"Deciding to take the Catholic Core Courses at St. Mark’s College, particularly during Covid-19, has been one of the smartest decisions of my life. At first, I felt some trepidation as I last undertook an academic course 9 years ago; however, the entire experience has been so positive and enlightening, I am delighted I did and would definitely encourage others to undertake them as well.

The learning environment is very collegial and supportive; in our classes, our contributions were always valued, not only by the professors, but also by our classmates. It is a wonderful way of learning from each other and forming new relationships. My teaching ministry will definitely be informed by my study at SMC: I am actually looking forward to sharing what I have learned with my students and colleagues. My faith life and appreciation of the liturgy has benefitted, too, from these studies on Scripture and Theology and the readings we have done in class; my choice of bedtime reading material now isn’t novels but the Bible and Apostolic Exhortations! Every Christian Education teacher should take the Catholic Core at St. Mark's College - it’s a great place to learn and grow in your faith!"

- Ann Marie McGrath, Educator
Summer Institute 2020[/letter]

[button link="https://registrar.stmarkscollege.ca/" newwindow="true"]Register for Courses[/button]




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SUMMER INSTITUTE FAQ


Is it required that I come to Vancouver for the Summer Institute courses?

No. Attending classes virtually is always an option we offer to students who live outside of Metro Vancouver.
This year, due to COVID-19, all students will be taking their Summer classes virtually through live online courses.

Synchronous, asynchronous, online, virtual, Zoom. So many new terms - how will my classes be offered?

Many people hear “online class” and think of a series of pre-recorded lectures and online interaction with no real-time interaction with a human. That’s not how our courses are offered.

Your classes will be virtual. The live online courses taking place in a digital classroom with real-time instruction and opportunities for face-to-face interaction with your professor and classmates.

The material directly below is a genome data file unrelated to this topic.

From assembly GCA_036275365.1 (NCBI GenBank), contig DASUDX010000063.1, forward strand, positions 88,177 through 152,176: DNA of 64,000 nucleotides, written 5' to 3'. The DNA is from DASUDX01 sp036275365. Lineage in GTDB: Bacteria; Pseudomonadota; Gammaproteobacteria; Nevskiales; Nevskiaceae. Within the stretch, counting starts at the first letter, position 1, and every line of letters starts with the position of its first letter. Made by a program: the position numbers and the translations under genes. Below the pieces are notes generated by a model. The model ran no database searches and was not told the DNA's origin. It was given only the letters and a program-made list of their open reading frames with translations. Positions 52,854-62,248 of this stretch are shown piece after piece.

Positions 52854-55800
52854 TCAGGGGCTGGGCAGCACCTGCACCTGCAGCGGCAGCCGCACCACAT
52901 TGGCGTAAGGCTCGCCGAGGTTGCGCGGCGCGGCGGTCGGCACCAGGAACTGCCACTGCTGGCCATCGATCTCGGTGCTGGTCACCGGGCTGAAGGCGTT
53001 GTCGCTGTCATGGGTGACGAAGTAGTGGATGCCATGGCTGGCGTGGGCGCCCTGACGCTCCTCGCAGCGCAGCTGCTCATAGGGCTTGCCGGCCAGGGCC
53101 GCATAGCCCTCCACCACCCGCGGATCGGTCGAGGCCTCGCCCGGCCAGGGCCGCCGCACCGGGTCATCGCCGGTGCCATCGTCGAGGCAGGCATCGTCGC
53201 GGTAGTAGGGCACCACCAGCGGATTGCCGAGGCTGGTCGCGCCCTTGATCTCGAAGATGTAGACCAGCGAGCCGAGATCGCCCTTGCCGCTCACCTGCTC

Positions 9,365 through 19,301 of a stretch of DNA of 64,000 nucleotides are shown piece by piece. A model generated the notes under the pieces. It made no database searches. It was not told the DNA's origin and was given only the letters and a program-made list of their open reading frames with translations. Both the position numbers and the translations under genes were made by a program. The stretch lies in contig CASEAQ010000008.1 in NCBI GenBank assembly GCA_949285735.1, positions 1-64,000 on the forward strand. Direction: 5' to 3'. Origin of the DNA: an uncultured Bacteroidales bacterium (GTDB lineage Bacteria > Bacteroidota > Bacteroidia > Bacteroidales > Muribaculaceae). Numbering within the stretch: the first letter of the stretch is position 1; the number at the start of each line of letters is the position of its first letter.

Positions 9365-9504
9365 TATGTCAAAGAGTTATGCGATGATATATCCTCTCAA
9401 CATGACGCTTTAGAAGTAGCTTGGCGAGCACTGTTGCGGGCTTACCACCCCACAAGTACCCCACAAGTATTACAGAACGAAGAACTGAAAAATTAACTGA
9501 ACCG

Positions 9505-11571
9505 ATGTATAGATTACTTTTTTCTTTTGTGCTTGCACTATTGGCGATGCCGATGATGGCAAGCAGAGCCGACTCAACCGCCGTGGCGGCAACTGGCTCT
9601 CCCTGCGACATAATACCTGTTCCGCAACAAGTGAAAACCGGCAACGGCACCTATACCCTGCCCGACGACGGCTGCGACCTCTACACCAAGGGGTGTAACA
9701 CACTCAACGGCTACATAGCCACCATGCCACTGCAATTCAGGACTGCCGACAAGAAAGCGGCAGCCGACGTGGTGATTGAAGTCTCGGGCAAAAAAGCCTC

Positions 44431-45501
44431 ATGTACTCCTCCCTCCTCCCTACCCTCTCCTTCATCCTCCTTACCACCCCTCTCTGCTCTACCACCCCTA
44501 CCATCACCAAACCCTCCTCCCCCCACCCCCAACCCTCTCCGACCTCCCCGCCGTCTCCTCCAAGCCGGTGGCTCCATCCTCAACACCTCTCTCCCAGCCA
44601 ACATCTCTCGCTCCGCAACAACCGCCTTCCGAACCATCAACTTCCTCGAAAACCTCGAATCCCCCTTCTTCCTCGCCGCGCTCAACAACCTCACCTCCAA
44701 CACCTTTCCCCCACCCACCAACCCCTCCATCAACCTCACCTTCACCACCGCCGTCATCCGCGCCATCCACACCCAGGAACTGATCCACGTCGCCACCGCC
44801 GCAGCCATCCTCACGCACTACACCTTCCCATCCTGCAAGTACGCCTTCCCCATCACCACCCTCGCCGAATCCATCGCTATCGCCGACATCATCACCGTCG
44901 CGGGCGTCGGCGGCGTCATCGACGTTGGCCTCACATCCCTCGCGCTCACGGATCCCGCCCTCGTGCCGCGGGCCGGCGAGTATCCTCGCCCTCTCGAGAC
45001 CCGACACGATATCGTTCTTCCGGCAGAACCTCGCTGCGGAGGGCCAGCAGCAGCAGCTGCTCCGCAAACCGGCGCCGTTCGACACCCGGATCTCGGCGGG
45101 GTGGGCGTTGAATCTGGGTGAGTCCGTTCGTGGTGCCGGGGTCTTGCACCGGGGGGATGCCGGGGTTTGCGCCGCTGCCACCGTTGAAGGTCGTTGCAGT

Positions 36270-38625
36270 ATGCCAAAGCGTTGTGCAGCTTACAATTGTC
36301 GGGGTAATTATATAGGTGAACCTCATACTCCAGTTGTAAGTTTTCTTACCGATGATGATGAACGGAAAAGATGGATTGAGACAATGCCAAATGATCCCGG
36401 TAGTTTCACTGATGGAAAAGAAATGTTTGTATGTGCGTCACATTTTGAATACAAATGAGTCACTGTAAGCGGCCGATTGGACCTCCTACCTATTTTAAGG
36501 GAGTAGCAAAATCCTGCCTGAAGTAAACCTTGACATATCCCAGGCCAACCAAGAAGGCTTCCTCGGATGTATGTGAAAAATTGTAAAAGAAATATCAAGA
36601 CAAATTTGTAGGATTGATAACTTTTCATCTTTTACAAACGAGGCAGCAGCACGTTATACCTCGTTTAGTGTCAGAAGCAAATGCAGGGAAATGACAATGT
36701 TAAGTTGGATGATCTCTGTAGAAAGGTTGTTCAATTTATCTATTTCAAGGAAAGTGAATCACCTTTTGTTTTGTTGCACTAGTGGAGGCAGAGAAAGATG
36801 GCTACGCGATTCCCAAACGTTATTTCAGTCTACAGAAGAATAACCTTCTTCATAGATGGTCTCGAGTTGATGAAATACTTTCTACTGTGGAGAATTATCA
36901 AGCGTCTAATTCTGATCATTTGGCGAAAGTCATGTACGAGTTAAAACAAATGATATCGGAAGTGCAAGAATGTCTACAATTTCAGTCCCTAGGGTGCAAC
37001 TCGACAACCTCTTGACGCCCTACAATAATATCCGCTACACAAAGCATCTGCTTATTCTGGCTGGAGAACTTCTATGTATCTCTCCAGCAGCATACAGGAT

Classes run on weekdays for three weeks in July on Mondays, Wednesdays and Fridays. There will be a daily live lecture and class time. There may be required readings before each class and most other coursework is completed after classes end. You will have until late August to complete papers and other coursework.

Throughout the course you will be interacting with your professor and fellow classmates.

How do I access my online courses?

St. Mark’s College uses an online learning platform through UBC called Canvas. After you have registered for the course, you will be contacted by the Registrar's Office with instructions for accessing your course materials. If you have questions, please contact Chisom Onwuli at [email protected].

Will I be able to talk to my instructor and classmates?

Yes. The course design and video software allows for two-way interaction. You will be able (even encouraged) to interact with your professor and classmates and engage in discussions.

What is the cost of taking a Summer Institute course?

The Summer Institute courses are full 3-credit courses. The tuition cost can be found on the Tuition and Fees webpage.

As many of our students previously paid tuition in person, there are also special instructions on how to pay tuition during COVID-19.

How do I get the readings and books for my courses?

The list of required textbooks can be found through the online textbook list.

Readings may be shared directly by your professor or accessed through the libraries of St. Mark’s College and UBC.

Do I qualify for admission?

We have admission categories to accommodate various backgrounds including those with no previous post-secondary education, or those who wish to take classes as “auditing students” without going through the full application process. Visit our Admission Requirements webpage for more information.

If you’d like to speak to someone about starting your studies with St. Mark’s College, email [email protected].

More Questions?

Contact Dr. Lynda Robitaille
Email: [email protected]